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The latest issue of the Journal of Banking and Finance Law and Practice (Volume 25 Part 1) contains the following material:
No-action clause in bond trust – Benjamin Liu
The “no-action” clause, which provides that bondholders may not proceed against an issuer unless certain conditions are met, is included in almost all bond trust instruments. This article compares two approaches in interpreting this clause, the expansive approach and the restrictive approach, and argues that the former should be preferred. The article also analyses whether pre-default claims are covered by the no-action clause, and in what situations the claim of a bondholder is an individual claim (which is not barred by the no-action clause) as opposed to a class claim (which is barred). The no-action clause has been subjected to strong criticism in recent years. Possible solutions could include imposing a duty of information disclosure on the trustee and active participation by the bondholders in the enforcement process.
In 2011, China revised its prudential regulation on the derivatives activities of financial institutions as a result of the global financial crisis. This article considers how prudential regulation, supervision of conduct and requirements that limit risk-taking are used to achieve policy objectives in the context of regulating derivatives in China. This is particularly pertinent in the case of China, where financial institutions were formerly state-owned enterprises. These objectives are closely related to defining the legitimate purpose of contracts which are used to hedge default risk of credit assets owned by financial institutions. The article also considers the legal aspects of the executory contract arising from the legal transplant of the International Swaps and Derivatives Association Master Agreement 2002 into China in the form of National Association of Financial Market Institutional Investors documents, and the way in which the Contract Law of the People’s Republic of China 1999 (China) and the Enterprise Bankruptcy Law of the People’s Republic of China 2006 (China) interact to offer a solution to the issue. Finally, the article offers an explanation of existing Chinese central counterparty and finality orders in clearing and settlement systems for possible alignment with international recommendations on over-the-counter derivatives regulation at Pittsburgh in 2009.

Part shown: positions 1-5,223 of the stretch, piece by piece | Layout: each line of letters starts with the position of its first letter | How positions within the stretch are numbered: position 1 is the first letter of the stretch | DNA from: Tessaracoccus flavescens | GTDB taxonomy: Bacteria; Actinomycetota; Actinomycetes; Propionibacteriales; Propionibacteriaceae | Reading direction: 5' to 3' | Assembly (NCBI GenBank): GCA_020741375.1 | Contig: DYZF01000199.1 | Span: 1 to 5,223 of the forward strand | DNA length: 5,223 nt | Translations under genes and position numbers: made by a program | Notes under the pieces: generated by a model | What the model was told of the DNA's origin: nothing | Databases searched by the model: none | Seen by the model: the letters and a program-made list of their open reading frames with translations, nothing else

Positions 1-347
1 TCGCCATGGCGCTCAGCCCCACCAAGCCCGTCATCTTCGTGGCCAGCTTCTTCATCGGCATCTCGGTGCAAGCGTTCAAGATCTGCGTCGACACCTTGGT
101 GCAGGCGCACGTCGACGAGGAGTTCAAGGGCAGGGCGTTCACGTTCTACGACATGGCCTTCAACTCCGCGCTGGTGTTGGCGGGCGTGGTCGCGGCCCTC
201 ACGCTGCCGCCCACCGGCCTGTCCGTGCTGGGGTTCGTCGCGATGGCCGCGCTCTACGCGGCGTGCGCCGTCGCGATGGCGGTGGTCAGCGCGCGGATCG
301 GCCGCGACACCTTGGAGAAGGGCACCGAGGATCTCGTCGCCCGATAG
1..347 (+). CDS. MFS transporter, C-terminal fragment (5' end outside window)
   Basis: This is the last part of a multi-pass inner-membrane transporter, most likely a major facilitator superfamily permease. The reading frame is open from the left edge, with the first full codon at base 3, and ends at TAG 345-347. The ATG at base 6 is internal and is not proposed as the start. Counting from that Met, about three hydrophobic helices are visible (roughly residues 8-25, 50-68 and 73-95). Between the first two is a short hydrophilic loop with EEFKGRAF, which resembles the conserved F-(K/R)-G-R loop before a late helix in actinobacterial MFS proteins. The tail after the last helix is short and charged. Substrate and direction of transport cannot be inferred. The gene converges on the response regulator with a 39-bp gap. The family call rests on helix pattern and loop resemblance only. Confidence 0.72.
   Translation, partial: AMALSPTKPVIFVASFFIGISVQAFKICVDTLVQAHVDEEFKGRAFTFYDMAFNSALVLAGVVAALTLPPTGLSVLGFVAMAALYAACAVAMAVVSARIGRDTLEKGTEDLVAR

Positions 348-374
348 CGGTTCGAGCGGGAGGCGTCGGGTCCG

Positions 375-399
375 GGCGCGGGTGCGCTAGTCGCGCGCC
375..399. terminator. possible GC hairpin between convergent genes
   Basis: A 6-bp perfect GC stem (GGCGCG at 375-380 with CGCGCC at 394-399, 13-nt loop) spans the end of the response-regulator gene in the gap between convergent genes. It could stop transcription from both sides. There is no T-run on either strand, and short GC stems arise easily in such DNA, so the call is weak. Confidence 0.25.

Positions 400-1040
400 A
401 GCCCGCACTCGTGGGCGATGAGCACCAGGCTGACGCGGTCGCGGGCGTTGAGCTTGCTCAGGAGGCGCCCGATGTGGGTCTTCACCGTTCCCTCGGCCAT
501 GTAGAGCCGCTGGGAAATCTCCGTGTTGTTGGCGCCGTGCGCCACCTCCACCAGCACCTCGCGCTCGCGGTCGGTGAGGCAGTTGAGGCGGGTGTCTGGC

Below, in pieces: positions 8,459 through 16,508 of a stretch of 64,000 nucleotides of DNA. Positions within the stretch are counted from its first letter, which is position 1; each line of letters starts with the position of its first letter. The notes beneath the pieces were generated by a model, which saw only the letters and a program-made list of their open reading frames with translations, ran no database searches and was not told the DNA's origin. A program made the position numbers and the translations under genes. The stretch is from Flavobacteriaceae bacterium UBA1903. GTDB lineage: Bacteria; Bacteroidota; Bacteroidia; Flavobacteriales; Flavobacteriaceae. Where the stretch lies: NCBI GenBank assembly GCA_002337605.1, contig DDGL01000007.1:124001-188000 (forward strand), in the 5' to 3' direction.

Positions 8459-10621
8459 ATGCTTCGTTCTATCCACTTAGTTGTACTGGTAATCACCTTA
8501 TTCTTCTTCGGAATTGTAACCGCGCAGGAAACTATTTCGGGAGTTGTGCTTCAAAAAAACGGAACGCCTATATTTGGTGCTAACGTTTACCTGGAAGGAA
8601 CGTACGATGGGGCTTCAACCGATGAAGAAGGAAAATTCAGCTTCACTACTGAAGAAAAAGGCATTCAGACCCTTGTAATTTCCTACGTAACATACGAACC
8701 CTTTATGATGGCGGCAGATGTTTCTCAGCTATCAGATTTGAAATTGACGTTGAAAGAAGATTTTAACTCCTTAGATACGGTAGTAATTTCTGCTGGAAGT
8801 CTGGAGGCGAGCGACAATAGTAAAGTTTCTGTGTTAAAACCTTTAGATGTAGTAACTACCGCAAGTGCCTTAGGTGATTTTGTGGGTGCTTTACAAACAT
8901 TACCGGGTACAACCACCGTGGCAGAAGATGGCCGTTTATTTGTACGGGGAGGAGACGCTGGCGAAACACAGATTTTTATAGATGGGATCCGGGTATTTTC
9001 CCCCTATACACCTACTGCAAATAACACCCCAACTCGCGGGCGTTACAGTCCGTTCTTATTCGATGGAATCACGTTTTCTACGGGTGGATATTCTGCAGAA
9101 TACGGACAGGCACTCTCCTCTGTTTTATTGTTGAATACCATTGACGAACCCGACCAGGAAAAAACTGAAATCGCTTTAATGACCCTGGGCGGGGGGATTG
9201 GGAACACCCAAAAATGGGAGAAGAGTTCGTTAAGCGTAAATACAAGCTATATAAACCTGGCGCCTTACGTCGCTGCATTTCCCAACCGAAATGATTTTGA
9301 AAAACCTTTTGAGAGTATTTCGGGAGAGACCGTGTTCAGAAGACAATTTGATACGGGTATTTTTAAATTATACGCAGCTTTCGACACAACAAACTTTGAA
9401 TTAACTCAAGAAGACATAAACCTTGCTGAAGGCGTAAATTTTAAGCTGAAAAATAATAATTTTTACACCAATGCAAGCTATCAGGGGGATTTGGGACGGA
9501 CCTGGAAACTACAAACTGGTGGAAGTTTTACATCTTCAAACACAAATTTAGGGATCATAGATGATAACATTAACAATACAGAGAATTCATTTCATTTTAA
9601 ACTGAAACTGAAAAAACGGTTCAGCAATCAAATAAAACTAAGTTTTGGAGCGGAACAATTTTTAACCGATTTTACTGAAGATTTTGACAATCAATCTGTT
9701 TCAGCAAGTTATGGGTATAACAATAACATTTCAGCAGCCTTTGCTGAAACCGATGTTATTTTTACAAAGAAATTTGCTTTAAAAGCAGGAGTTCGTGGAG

Road map for financial inclusion in India – Aditi Patanjali
This article examines the role that central banks play in promoting financial inclusion in developing countries through credit allocation, with particular focus on India. It attempts to analyse the impact that access to credit has on development. It looks into whether central banks of developing countries have different responsibilities from their counterparts in developed countries. It considers in particular what the Reserve Bank of India (RBI) and the Indian government have done to address the concerns of credit allocation. It also suggests possible reforms in the financial sector that can be undertaken by India for more comprehensive financial inclusion.
- Fees and penalties
- Code of Banking Practice 2013
- Disclaimed leases: Is there any hope for tenants?
- Amendments to laws relating to financial products
- Steigrad v Bridgecorp: The Supreme Court decision
For the pdf version of the table of contents, click here: WAU – JBFLP Vol 25 Pt 1 Contents.